Civil Rights:                    Civil Right’s is to grant freedom & applied for all citizens to have  equal protection under law and equal opportunity to exercise the privileges of citizenship.  No matter what you participate in national life, regardless of race, religion, sex, or other characteristics unrelated to the worth of the individual.


Fourteenth Amendment:               Representatives shall be apportioned among the several States according to their respective numbers, counting the whole number of persons in each State, excluding Indians not taxed. But when the right to vote at any election for the choice of electors for President and Vice President of the United States, Representatives in Congress, the Executive and Judicial officers of a State, or the members of the Legislature thereof, is denied to any of the male inhabitants of such State, being twenty-one years of age, and citizens of the United States, or in any way abridged, except for participation in rebellion, or other crime, the basis of representation therein shall be reduced in the proportion which the number of such male citizens shall bear to the whole number of male citizens twenty-one years of age in such State.


Ku Klux Klan: Ku Klux Klan is the secret terrorist organization that originated in the southern states during the period of Reconstruction following the American Civil War and was reactivated on a wider geographic basis in the 20th century. The original Klan was organized in Pulaski, Tennessee, during the winter of 1865 to 1866, by six former Confederate army officers who gave their society a name adapted from the Greek word kuklos (“circle”). Although the Ku Klux Klan began as a prankish social organization, its activities soon were directed against the Republican Reconstruction governments and their leaders, both black and white, which came into power in the southern states in 1867.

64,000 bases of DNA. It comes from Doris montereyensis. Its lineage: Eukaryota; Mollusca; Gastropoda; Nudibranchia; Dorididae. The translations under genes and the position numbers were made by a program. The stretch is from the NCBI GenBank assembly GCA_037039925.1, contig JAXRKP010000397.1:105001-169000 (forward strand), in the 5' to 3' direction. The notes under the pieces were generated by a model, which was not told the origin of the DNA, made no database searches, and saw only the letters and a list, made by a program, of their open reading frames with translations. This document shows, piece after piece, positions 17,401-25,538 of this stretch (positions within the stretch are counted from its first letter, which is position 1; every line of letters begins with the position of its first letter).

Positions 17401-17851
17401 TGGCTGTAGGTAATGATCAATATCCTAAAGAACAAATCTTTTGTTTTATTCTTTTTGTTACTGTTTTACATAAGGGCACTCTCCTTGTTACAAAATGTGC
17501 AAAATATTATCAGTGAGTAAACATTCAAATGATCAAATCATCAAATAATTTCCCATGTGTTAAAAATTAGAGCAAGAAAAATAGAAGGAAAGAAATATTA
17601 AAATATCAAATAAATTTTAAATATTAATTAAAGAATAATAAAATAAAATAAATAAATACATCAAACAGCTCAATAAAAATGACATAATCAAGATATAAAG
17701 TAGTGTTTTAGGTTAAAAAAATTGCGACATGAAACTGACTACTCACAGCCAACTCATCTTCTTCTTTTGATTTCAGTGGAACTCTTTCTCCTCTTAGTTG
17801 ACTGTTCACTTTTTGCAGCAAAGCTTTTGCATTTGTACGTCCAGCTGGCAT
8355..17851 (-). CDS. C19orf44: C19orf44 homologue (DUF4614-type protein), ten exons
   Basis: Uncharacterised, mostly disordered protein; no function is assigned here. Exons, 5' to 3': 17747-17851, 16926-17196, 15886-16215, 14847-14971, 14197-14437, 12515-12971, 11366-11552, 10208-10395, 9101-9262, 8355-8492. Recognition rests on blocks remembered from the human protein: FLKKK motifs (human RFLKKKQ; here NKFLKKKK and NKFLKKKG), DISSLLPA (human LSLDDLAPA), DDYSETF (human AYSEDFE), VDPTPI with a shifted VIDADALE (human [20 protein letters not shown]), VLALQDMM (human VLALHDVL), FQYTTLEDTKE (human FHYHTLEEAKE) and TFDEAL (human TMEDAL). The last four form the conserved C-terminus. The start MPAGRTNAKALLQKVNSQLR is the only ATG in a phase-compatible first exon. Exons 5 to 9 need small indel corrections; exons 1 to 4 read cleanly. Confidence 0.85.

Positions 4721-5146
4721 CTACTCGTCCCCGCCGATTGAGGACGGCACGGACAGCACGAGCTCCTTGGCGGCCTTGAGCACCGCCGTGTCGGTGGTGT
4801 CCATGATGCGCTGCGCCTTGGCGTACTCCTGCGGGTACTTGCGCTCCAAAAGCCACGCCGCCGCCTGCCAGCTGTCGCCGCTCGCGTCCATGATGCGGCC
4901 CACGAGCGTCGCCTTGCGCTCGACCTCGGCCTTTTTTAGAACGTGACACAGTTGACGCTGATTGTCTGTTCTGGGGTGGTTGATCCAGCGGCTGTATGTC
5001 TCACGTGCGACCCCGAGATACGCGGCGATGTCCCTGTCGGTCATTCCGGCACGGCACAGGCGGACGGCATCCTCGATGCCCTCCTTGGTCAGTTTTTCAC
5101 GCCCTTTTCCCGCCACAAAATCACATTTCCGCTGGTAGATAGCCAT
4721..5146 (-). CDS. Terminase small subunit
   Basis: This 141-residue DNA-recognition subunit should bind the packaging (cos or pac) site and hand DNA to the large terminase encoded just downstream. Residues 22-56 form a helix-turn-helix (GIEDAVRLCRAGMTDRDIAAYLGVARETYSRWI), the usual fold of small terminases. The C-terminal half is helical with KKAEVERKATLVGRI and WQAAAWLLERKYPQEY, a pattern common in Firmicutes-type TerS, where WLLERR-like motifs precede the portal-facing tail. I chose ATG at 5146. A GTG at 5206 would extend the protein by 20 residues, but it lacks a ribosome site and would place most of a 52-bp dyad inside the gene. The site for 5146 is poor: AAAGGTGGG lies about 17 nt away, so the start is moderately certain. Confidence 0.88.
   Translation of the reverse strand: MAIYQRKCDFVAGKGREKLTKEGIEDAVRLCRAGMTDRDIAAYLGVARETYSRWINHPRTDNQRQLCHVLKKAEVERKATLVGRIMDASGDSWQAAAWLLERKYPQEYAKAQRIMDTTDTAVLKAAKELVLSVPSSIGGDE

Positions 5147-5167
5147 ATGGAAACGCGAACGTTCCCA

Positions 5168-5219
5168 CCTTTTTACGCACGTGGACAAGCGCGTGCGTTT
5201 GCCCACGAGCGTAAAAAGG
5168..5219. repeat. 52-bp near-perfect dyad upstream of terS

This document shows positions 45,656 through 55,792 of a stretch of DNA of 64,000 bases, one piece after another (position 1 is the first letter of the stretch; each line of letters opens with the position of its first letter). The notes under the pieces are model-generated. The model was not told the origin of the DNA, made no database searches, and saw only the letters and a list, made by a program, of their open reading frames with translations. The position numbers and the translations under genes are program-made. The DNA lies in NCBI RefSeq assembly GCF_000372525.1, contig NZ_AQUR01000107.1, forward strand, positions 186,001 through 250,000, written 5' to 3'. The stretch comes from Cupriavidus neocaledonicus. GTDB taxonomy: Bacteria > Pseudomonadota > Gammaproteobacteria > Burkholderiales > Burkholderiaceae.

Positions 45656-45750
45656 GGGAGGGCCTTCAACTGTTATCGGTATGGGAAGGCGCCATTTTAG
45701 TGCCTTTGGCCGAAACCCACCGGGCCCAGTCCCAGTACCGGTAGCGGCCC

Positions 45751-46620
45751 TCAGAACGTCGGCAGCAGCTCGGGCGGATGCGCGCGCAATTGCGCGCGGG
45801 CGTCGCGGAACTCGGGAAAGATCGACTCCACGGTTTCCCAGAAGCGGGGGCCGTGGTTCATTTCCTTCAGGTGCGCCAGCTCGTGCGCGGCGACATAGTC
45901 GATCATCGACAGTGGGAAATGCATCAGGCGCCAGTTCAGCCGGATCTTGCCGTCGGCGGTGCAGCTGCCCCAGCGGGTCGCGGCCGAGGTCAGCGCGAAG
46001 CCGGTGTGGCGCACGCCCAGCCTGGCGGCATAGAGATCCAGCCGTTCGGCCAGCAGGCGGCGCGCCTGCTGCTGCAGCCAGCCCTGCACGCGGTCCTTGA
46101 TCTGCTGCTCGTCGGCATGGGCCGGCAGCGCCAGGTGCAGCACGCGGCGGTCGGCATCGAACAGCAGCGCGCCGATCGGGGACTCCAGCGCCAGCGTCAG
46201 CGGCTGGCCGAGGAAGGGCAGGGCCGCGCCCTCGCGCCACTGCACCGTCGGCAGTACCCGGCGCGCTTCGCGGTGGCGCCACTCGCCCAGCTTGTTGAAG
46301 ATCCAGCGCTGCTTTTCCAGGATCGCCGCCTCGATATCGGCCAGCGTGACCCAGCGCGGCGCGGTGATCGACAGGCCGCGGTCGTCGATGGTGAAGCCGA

Plessy V. Ferguson:           Landmark case of 1896 in which the Supreme Court of the United States upheld the legality of racial segregation. At the time of the ruling, segregation between blacks and whites already existed in most schools, restaurants, and other public facilities in the American South. In the Plessy decision, the Supreme Court ruled that such segregation did not violate the 14th Amendment of the Constitution of the United States. This amendment, ratified in 1868, provides equal protection of the law to all U.S. citizens, regardless of race. The court ruled in Plessy that racial segregation was legal as long as the separate facilities for blacks and whites were “equal.” This “separate but equal” doctrine—as it came to be known—was only partially implemented after the decision. Railroad cars, schools, and other public facilities in the South were made separate, but they were rarely made equal.